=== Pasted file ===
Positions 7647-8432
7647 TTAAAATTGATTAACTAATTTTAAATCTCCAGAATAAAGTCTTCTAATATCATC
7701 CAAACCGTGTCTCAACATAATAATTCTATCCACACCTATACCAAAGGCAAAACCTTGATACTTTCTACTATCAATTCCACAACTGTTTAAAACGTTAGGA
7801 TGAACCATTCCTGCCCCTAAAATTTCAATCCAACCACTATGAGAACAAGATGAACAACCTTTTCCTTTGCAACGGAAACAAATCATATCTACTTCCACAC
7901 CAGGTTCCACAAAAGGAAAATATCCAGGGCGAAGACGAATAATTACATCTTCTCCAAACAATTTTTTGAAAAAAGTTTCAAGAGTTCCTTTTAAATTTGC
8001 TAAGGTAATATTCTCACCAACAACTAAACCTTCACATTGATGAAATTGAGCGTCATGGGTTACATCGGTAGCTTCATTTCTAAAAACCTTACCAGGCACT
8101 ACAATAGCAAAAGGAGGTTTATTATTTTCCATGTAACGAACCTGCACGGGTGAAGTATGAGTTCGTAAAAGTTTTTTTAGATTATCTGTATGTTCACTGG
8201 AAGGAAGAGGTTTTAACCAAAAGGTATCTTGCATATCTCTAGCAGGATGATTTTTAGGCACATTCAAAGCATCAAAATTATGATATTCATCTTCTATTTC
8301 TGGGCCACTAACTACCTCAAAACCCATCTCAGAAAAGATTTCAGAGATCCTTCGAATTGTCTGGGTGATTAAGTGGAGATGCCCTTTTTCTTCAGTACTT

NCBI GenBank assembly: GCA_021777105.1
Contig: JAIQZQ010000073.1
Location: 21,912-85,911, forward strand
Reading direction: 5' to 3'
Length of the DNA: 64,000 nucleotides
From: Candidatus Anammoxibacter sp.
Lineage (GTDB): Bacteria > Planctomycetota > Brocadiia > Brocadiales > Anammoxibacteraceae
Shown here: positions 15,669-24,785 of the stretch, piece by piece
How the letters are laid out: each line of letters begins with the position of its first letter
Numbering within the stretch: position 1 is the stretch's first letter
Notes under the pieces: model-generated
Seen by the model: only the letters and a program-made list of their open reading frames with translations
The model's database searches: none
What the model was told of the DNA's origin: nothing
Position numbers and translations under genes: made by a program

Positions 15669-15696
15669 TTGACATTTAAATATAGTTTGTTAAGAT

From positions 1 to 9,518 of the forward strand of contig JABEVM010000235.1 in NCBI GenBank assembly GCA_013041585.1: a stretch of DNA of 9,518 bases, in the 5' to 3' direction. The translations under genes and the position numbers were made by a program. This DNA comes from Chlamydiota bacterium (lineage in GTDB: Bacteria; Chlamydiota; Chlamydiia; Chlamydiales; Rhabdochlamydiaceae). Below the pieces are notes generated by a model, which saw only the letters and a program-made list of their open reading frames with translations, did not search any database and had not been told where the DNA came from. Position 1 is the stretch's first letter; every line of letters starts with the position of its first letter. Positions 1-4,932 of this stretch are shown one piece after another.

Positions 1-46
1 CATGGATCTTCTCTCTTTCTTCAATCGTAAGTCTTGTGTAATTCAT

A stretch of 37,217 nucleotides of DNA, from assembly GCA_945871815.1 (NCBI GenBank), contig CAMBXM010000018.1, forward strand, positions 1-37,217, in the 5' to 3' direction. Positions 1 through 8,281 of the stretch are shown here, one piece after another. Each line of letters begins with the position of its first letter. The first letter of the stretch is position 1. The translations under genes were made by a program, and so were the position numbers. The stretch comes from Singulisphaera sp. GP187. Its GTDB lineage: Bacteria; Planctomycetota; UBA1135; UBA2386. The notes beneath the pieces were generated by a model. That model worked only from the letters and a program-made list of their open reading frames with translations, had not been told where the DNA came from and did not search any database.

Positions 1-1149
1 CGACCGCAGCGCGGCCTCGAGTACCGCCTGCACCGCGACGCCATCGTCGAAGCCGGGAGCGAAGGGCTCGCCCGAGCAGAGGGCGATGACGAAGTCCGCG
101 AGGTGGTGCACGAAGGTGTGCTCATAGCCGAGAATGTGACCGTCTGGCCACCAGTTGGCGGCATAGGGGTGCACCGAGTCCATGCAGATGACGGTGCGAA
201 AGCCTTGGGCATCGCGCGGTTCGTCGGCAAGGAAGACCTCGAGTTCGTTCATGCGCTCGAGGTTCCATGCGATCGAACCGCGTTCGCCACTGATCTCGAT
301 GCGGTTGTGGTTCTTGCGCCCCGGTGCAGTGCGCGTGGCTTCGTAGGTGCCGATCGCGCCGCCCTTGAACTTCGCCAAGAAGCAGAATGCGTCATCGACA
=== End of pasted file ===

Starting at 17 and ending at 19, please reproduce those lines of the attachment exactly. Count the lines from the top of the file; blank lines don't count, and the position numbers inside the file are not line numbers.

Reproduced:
Shown here: positions 15,669-24,785 of the stretch, piece by piece
How the letters are laid out: each line of letters begins with the position of its first letter
Numbering within the stretch: position 1 is the stretch's first letter